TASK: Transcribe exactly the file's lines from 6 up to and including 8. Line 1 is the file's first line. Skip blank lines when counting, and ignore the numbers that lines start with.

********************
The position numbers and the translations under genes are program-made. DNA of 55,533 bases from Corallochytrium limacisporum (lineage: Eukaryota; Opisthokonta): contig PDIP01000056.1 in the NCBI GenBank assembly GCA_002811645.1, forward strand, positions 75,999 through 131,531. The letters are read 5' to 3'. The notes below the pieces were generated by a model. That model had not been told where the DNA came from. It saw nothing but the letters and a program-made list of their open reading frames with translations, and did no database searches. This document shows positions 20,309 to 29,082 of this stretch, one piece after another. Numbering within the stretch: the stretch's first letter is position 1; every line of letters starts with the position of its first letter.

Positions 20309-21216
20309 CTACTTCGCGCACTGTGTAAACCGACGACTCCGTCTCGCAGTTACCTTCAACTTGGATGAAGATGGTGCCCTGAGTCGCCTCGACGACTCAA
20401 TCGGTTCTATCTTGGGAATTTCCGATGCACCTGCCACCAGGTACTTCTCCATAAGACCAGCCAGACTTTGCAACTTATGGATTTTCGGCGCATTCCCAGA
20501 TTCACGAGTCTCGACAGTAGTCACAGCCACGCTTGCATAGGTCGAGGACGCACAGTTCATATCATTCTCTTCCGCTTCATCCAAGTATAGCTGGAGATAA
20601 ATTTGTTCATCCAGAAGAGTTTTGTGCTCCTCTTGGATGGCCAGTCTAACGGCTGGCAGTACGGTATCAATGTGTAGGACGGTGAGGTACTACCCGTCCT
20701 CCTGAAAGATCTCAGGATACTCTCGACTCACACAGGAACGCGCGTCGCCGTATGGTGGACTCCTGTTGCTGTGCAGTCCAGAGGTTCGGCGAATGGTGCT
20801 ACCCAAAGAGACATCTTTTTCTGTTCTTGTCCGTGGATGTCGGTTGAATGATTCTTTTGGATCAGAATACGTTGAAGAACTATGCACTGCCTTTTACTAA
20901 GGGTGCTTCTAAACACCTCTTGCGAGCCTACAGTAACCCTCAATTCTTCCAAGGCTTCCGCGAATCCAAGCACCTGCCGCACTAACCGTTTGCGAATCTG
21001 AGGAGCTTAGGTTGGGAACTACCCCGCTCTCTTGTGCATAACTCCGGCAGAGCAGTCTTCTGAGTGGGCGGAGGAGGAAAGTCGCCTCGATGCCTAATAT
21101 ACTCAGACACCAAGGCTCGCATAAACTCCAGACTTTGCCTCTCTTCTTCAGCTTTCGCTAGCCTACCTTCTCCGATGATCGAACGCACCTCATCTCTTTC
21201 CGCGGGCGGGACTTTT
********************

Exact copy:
20601 ATTTGTTCATCCAGAAGAGTTTTGTGCTCCTCTTGGATGGCCAGTCTAACGGCTGGCAGTACGGTATCAATGTGTAGGACGGTGAGGTACTACCCGTCCT
20701 CCTGAAAGATCTCAGGATACTCTCGACTCACACAGGAACGCGCGTCGCCGTATGGTGGACTCCTGTTGCTGTGCAGTCCAGAGGTTCGGCGAATGGTGCT
20801 ACCCAAAGAGACATCTTTTTCTGTTCTTGTCCGTGGATGTCGGTTGAATGATTCTTTTGGATCAGAATACGTTGAAGAACTATGCACTGCCTTTTACTAA